It claims there are lessons to be learned from the introduction of the 3% diesel penalty surcharge, which resulted in a flood of orders just before the deadline.
Director general John Lewis said: ‘The way it happened earlier this year meant there was a pull forward into December of some 28,000 vehicles which will eventually result in substantial increased costs for those companies which did it, as they will be selling 2005 cars, instead of 2006 ones. It certainly doesn’t make much commercial sense.
But more importantly we have to have incentives to encourage early adopters especially as Euro V for cars is just around the corner. Without incentives there will be an inevitable last minute panic to meet the new regime instead of a smooth and orderly transition.’
The BVRLA is also continuing to lobby for multi-year VED licences for fleets and is looking for reform of the way that Corporation Tax (CT) is applied to vehicles.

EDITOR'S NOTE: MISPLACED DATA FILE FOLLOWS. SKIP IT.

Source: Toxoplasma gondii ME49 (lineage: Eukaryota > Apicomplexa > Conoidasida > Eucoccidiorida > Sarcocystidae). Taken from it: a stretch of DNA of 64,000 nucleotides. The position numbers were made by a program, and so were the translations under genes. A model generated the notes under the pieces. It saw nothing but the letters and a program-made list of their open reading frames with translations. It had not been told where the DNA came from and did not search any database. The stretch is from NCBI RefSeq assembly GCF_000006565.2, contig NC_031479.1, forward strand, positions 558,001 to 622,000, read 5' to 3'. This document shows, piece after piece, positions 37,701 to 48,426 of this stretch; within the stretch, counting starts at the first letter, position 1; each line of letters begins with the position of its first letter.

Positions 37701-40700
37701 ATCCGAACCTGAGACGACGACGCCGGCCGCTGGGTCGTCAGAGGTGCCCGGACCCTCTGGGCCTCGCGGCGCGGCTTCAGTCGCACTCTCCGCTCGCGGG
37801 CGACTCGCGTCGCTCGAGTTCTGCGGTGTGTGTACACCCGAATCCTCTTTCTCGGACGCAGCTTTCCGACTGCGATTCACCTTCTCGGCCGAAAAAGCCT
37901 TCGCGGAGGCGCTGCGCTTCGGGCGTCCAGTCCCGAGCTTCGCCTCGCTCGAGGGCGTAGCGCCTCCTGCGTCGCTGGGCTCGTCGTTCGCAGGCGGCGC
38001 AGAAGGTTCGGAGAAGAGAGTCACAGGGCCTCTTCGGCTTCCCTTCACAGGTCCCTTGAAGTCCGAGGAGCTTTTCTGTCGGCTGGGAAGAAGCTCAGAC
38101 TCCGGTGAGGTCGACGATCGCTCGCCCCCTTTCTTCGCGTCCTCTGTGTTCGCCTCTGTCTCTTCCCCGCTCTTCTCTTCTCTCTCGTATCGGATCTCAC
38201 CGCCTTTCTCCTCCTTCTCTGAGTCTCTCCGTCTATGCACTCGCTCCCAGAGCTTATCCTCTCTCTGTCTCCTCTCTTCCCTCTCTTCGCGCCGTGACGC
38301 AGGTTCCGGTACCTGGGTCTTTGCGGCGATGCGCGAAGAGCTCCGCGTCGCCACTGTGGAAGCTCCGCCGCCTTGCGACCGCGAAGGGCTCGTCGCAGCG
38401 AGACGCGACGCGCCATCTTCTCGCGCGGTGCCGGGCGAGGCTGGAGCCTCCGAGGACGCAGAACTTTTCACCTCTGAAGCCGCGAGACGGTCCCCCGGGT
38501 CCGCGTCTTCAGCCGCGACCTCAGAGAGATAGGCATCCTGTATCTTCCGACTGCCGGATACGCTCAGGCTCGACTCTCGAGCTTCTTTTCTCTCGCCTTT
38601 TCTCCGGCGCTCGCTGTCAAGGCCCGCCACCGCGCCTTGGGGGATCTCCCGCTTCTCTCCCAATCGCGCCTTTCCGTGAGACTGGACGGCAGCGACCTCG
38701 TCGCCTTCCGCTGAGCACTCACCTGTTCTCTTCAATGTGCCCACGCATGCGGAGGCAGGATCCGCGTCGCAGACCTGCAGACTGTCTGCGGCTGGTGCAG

Lewis said: ‘We have been arguing for wholesale reform. At the moment CT, as it applies to vehicles, is the only non-emissions based tax and importantly for the fleet industry, it actively discriminates against contract hire. We need to see the back of the £12,000 capital allowance limit and the scrapping of the rental disallowance.
‘We believe these should be replaced by a banded set of allowances based on CO2 emissions applied to all business cars. In one move we could help the Government meet CO2 targets, even out the funding method decision process and reduce the burdensome administration of the present CT arrangements. I think it could properly be described as a ‘win-win’ situation.’
Lewis said the BVRLA was disappointed that there were no signs of such a move in last year’s pre-Budget report.
Chancellor Gordon Brown will deliver the Budget on Wednesday.